greg

You're using Kreeft. Sorry to inform you that he's a Catholic, so your version of the Bible is vastly different than his, as is your interpretation. The standard is the same. It's just that the claims warrant more skepticism when they purport to offer salvation and damnation. A few scholars might bicker over Heraclitus, but since he isn't promising hell to the infidels, we needn't worry too much about his accuracy. The Bible is a different story. As I've said before, even if you could prove Paul actually wrote 13 epistles, it wouldn't make them any more true. We'd just know he wrote them. Establishing authorship does not guarantee veracity, only authorship. This is the point where literalists say something like, "But Jesus affirmed the truth..." Great. Jesus as presented in the story, not Jesus at your dinner table. You have to assume the documents are truthful before you can give weight to what Jesus says in them and establishing authorship doesn't guarantee their truthfulness, so you have to make assumptions at that point. This is the fact you keep avoiding. It is at that point it becomes a matter of faith, not history, not science, not logic.

Tim

"...It's just that the claims warrant more skepticism when they purport to offer salvation and damnation."

Bingo. There's the rub. That part takes faith. And faith isn't science (but that doesn't make faith any less credible). You may not agree with the "credible" part, but at least it's Friday.

(CNN is reporting that Cuban just bought the entire state of Oklahoma.)

greg

First you argued that there was a different standard. Now you're agreeing with my point? Just making sure you know what you did there.

And it does make faith less credible. It's alway less credible; that's why it's faith.

Tim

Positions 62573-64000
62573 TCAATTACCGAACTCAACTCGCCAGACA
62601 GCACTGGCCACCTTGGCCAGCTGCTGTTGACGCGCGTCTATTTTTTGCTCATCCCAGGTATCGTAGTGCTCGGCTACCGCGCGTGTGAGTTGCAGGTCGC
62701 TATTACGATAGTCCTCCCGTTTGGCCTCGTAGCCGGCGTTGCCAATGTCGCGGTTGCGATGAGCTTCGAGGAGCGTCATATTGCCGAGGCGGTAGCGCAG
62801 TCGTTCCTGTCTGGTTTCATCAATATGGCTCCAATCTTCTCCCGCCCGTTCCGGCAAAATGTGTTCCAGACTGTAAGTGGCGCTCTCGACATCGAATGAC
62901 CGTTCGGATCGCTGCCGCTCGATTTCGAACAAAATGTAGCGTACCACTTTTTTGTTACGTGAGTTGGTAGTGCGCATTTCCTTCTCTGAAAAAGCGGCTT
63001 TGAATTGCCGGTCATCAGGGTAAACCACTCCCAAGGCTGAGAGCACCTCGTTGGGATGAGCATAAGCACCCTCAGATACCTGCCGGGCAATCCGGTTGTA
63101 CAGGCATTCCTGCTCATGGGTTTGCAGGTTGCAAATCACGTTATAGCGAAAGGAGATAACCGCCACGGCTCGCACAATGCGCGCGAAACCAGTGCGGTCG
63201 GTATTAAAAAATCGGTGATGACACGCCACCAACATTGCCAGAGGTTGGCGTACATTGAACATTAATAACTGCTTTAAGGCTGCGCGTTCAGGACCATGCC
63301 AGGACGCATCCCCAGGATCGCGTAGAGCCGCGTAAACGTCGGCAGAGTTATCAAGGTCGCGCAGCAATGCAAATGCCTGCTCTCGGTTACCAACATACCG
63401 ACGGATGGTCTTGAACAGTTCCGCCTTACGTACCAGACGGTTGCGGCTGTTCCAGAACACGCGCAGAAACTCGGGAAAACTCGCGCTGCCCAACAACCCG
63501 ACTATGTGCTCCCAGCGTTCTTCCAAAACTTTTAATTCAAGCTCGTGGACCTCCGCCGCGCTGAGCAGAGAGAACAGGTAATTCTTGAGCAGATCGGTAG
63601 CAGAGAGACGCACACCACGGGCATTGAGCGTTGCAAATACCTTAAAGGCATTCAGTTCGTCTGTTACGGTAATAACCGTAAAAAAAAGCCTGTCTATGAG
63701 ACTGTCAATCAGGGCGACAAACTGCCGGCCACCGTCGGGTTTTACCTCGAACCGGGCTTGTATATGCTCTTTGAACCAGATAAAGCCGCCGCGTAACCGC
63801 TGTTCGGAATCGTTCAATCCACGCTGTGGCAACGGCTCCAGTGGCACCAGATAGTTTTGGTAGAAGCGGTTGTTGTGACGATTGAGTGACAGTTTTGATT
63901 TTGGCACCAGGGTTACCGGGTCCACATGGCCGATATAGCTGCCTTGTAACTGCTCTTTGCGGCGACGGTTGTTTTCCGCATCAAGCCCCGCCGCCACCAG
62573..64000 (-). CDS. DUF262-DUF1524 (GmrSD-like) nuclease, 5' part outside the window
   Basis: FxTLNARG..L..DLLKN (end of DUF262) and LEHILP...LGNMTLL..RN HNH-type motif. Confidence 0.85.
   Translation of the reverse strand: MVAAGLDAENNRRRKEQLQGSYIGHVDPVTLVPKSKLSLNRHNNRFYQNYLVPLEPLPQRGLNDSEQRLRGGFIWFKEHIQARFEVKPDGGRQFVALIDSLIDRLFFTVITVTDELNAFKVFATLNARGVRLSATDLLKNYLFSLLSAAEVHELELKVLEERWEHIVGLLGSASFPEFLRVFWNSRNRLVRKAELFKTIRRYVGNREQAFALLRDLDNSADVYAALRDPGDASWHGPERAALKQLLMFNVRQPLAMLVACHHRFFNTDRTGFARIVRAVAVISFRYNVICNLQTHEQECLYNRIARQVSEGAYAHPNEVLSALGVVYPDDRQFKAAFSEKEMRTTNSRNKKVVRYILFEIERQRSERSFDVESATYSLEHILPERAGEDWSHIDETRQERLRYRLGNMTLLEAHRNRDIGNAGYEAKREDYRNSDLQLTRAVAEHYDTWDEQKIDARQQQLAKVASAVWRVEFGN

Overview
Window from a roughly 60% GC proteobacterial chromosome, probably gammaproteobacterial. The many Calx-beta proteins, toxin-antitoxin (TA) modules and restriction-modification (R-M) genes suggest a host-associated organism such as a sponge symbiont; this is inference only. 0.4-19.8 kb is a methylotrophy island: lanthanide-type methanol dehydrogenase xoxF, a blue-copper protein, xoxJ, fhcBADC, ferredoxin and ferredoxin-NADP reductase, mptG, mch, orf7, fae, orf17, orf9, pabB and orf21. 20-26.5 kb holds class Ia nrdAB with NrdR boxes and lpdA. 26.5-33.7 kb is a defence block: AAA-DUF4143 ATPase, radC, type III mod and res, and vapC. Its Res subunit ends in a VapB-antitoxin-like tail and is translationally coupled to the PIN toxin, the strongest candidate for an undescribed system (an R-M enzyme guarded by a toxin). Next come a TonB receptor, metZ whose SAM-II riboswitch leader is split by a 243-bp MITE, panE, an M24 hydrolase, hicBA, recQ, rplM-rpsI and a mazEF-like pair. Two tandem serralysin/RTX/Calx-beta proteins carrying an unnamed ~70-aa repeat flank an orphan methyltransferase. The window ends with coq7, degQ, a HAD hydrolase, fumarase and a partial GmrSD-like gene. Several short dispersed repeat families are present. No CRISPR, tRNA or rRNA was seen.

My agreement was in that you are correct about the claims warranting more skepticism because of the implications.

Unfortunately, the implications should have no bearing on whether the claims can stand up to the standards by which we accept historical veracity.

Saying "I accept that because it doesn't really matter", or "I reject that because the implications are too grave" makes no sense, logically.

And it's no less credible than arguing for something that happened 13.7 billion years ago as if we can be any more certain about that either.

The tomb is empty and no one ever, even in the face of torture and death said, "Ok, I'll take you to His body." The most influential man who ever lived and a few fishermen, a tax collector and a zealot fooled the world.

The fact is that saying the resurrection is any less credible than the big bang is simply a display of equivocation based on preconceived notions that refuse to allow anything that might include God.

Zossima
The fact is that saying the resurrection is any less credible than the big bang is simply a display of equivocation based on preconceived notions that refuse to allow anything that might include God.

I love it when people state an opinion, label it as "fact", and act as if it is the holy writ. These hand-wavy judgments are part of the Bible-thumper and Bush-humper toolkit.